I have been sitting on this post for at least a month. The original idea for it came in early June when I was on a two week business trip to Russia, Switzerland and California. I had brought my bike with me and managed to put in quit a bit of good training while maintaining a hectic business schedule. I thought: “If I can ‘fit it all in’ like this most people can make the time to train not only to be healthy but also to compete in significant endurance events.” Well guess what? Although I found the time to write most of what I wanted to say on the subject I could not find the time nor the motivation to convert my first draft into a final product. I’ve just been too busy, still travelling extensively for business and trying to have a holiday with my wife.
On Wednesday I flew to Tucson from Mexico where the company I am the Chairman of has a copper/silver project in Chihuahua state. Our family owns a house in Tucson where I sometimes come to train and where Mary Lou comes to relax and hang out with friends. I was counting on a solid training block with my friend Dave Burke who lives here in order to finalize my preparation for two weeks of serious riding in Europe in August at the Haute Route.
On Friday Dave and I headed over to Mount Lemmon for a four hour “warm-up ride”. On Friday, we went to Kitt Peak for a six hour training ride and two ascents of twelve miles each at about 7.2%. After warming up on the rollers for an hour and a quarter we started the first of two planned climbs. That’s when it all came apart. The plan called for a twenty minute hard effort at the beginning of the climb and then a steady tempo climb. It sounded easy enough and pretty standard for me. Nothing new, nothing out of the ordinary. About five minutes into the first effort there was a loud voice in my head: “Why are you doing this?” This loud voice was followed by a series of answers/statements such as “you should be at home with your wife”, “you should be on the couch reading that book you have been meaning to buy for the last three weeks”, “you should be writing more meaningful emails to your two youngest kids who are at camp in Upper New York State”, “you can’t live 24/7 on adrenaline, you need to be resting” etc., etc. I backed off the power, got slowly to the top, descended and packed it in. I had lost all motivation to be on the bike. The last time this happened was in May 2013.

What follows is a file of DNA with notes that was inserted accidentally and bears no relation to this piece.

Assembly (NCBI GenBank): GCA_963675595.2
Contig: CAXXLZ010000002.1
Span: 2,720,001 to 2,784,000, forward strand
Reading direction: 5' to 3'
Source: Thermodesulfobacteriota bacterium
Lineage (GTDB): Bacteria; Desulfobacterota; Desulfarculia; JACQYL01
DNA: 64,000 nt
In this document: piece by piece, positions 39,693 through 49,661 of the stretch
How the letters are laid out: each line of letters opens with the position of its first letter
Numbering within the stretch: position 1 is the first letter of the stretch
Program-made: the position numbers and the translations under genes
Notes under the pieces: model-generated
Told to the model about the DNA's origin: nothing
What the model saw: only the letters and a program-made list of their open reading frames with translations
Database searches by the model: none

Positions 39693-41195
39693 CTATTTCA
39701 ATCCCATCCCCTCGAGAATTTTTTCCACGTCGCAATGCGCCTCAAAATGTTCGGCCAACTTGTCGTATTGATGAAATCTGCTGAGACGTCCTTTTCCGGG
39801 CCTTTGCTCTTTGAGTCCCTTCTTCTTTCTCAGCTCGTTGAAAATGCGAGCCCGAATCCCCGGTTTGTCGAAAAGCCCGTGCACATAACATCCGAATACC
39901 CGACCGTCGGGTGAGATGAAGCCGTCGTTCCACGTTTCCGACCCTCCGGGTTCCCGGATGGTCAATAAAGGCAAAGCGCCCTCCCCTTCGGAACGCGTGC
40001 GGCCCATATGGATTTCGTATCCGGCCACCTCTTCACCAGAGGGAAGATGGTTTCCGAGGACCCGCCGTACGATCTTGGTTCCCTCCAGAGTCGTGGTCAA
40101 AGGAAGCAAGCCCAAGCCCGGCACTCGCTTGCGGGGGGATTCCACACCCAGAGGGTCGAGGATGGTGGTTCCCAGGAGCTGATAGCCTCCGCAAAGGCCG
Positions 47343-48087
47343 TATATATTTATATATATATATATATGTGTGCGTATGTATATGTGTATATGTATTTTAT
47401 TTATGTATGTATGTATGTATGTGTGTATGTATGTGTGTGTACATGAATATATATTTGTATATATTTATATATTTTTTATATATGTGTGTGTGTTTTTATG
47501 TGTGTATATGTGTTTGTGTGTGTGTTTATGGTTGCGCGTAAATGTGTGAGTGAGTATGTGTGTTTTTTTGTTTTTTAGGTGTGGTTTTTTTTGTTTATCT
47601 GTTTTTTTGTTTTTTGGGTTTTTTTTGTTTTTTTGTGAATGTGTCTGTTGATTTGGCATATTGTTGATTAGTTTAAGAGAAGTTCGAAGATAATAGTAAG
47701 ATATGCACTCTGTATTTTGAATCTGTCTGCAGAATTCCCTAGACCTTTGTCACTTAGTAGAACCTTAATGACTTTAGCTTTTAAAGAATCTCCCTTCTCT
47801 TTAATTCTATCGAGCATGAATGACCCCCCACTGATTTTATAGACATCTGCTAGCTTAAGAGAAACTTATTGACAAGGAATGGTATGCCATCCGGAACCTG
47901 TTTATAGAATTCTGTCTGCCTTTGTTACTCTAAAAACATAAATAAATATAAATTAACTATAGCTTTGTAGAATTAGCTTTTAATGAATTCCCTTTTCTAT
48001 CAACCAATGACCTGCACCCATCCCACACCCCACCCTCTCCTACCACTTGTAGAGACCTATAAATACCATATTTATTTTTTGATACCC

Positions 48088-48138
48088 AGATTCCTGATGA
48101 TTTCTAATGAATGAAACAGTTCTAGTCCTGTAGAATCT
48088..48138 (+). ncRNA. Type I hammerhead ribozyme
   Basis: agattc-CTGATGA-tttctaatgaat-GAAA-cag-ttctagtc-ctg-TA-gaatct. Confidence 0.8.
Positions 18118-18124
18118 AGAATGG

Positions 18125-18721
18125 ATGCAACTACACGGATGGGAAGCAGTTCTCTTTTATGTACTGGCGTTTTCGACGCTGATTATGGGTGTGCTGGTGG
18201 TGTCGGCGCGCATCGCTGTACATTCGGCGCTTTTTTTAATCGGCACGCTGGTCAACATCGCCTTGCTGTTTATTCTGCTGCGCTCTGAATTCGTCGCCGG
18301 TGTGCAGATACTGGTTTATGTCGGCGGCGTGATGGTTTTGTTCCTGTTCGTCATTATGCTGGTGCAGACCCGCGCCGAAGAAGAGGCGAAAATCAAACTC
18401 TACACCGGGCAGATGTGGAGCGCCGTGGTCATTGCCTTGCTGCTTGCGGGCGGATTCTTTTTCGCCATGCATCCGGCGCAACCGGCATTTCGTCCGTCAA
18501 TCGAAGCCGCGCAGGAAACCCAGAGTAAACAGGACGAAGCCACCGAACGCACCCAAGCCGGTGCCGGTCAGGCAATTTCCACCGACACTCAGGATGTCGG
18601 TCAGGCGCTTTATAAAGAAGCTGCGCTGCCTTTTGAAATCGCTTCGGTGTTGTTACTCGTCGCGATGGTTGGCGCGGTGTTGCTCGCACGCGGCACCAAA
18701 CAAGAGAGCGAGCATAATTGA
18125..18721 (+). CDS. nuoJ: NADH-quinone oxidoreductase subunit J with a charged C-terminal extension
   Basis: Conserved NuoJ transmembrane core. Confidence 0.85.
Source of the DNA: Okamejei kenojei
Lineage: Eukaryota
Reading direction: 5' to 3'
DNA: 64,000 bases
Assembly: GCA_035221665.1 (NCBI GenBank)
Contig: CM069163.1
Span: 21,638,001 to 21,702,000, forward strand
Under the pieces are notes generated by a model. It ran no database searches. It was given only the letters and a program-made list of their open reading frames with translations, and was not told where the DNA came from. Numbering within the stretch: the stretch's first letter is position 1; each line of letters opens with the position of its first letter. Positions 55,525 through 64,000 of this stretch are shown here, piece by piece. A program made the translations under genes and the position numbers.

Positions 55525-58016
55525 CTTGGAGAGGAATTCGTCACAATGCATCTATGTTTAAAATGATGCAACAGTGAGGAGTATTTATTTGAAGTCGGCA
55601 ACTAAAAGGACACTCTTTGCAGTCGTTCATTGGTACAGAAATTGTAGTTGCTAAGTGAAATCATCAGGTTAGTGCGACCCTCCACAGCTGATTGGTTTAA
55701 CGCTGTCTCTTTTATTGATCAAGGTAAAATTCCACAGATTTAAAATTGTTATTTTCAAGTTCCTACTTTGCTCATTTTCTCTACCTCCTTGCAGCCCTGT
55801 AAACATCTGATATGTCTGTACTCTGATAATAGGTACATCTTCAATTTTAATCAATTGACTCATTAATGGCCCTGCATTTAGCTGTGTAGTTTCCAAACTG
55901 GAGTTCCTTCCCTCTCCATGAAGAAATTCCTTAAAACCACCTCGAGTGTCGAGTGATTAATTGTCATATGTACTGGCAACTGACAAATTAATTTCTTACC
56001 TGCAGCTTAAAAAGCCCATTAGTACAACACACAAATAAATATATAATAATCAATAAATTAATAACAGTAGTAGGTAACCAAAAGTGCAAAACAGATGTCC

When I got home I called my coach Jason Tullous and it took him a few seconds to conclude: “Take tomorrow off, stay off the bike and relax.” So yesterday I stayed home with my wife most of the day, went to buy that book I had been wanting to buy, called my kids at camp and I also wrote to them. Dave and his wife Tricia came over for dinner last night and we concluded that today my day would be dedicated to reading. That’s when I found the motivation (and a new angle) to finish this post. The time-crunched cyclist who always “fits it all in” and proudly writes about it just couldn’t do it anymore and had to take a break. The initial thoughts and recommendations are still valid but the fact that I have had to take a couple days off clearly illustrate the need to life a balanced life and not to overdo things (at least not all the time!).
I decided to share with my readers what happened at Kitt Peak and try to make it fit with the original post that talks about “making time to train.” Based on what happened on Friday this post should also be viewed as a discussion on the importance of “making time to relax”. So here we go, this is how the original post began. Based on the last few days’ experience, I have (obviously) adjusted the conclusions slightly.
You have a family, you have a full time job and you love cycling. You love cycling so much that you are training for one of the craziest cycling events available to amateur cyclists: the Haute Route. Or maybe you are hoping to find the time one year to train and get ready to do a very challenging cycling event such as the Haute Route. If you fall in the latter category, this post is for you.
Indeed, if you are currently registered for the 2014 Haute Route then I assume you have things pretty much figured out and my comments may not be as valuable to you as to someone who is considering the Haute Route. This post will resonate more with those keen cyclists who would love to “find the time” to train for an event such as the Haute Route. My main point today is that committing to a week long endurance event doesn’t require to “find the time” but to “make the time”.
The Haute Route is a series of cycling challenges that take place each summer in August in Europe. It consists of three consecutive weeks of competition that will take you either from Venice to Geneva through the Dolomites and Swiss Alps, from Geneva to Nice through the French Alps or from Barcelona to Biarritz through the Pyrenees. You can chose to ride one, two or three weeks. Each week is about 850 kilometers with 21,000 meters of climbing.